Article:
When it comes to social media influencers, bigger isn’t always better.
But since influencer marketing exploded on Instagram, brands and agencies have been racing to spend big dollars on high-profile social media users with massive followings. By the end of this year, brands are estimated to spend over $1 billion to work with influencers on Instagram alone.
Mega-celebrities like Kylie Jenner and the rest of the Kardashian clan are reported to cash in between $250,000 – $500,000 for one Instagram endorsement. Just think of all the waist-trainers you can buy!
In the case of the Kardashian-Jenners, brands see their endorsement as a solid return on investment – since the products they endorse sell out almost immediately. What about the majority of social media influencers?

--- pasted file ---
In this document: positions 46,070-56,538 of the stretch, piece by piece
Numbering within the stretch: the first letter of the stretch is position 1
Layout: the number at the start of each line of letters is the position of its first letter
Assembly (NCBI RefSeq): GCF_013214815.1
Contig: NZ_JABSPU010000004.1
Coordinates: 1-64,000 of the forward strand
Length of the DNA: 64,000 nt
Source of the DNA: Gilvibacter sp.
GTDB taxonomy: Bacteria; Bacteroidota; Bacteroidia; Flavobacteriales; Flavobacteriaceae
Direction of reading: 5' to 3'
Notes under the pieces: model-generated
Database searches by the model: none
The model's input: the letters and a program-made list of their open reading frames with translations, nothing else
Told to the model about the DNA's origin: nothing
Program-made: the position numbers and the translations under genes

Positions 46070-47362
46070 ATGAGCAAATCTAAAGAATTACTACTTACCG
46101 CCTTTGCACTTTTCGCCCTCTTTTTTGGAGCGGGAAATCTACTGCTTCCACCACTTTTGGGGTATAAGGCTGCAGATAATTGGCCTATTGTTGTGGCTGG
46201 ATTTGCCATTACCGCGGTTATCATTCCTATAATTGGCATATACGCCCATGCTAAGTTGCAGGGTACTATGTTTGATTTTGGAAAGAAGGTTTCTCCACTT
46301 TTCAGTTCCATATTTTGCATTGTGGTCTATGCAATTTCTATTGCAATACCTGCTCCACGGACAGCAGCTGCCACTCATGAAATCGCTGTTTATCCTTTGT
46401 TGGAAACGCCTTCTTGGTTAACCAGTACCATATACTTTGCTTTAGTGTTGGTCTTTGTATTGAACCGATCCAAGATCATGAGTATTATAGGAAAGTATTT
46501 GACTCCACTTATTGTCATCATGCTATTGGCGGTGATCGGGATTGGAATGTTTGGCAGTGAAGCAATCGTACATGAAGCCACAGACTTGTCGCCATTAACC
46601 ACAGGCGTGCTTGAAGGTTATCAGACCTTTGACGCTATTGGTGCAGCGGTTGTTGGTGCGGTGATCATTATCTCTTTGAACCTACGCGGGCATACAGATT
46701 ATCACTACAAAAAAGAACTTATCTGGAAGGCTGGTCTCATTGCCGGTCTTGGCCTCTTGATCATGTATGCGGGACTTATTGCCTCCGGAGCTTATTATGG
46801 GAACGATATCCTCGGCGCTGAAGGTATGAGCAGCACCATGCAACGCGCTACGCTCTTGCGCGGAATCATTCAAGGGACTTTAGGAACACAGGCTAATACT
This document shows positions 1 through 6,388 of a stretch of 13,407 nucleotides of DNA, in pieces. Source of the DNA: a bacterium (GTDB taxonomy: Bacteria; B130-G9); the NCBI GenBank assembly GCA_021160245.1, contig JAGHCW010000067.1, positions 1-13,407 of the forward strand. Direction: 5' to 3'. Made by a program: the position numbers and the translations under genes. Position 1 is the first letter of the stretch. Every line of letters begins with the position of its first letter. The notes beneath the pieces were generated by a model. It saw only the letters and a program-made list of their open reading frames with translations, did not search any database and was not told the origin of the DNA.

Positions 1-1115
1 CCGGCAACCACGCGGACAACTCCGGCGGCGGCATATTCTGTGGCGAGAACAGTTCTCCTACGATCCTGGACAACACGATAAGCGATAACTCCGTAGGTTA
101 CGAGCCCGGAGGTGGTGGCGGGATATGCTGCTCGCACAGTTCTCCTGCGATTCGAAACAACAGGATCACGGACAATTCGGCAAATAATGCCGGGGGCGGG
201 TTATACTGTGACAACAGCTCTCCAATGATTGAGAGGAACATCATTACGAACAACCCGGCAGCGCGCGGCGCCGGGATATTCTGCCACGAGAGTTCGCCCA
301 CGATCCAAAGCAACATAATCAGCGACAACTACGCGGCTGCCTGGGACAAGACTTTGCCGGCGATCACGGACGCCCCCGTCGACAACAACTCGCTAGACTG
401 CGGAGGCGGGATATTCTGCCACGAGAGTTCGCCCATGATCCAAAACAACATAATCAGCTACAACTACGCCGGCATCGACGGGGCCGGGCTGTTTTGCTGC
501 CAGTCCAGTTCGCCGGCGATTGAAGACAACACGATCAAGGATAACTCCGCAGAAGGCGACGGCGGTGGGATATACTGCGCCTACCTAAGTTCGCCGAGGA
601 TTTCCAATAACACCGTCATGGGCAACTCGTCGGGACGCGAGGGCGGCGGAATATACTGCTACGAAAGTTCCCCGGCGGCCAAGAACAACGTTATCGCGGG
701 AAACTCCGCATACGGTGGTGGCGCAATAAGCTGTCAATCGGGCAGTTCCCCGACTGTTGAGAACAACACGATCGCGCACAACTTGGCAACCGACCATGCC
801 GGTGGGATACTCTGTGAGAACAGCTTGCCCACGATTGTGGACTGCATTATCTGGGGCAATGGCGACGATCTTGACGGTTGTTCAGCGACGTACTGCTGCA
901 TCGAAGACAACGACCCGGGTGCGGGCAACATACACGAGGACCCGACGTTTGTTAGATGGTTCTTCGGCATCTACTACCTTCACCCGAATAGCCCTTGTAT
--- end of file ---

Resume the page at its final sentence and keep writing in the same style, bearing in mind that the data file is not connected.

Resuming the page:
Does Instagram influencer marketing really work? And are brands getting the best bang for their buck?
Table of Contents:
- Instagram influencer marketing works, but not everyone can pay
- What is a Micro-Influencer?
- Brands working with micro influencers
- Are micro-influencers for you?
Instagram influencer marketing works, but not everyone can pay
The popularity of influencer marketing has skyrocketed because it’s an effective strategy not only for industries like fashion, lifestyle, and travel, but even startups and B2B companies. According to a recent poll, influencer marketing has outranked organic search and email marketing as the most cost-effective and fastest-growing online acquisition channel: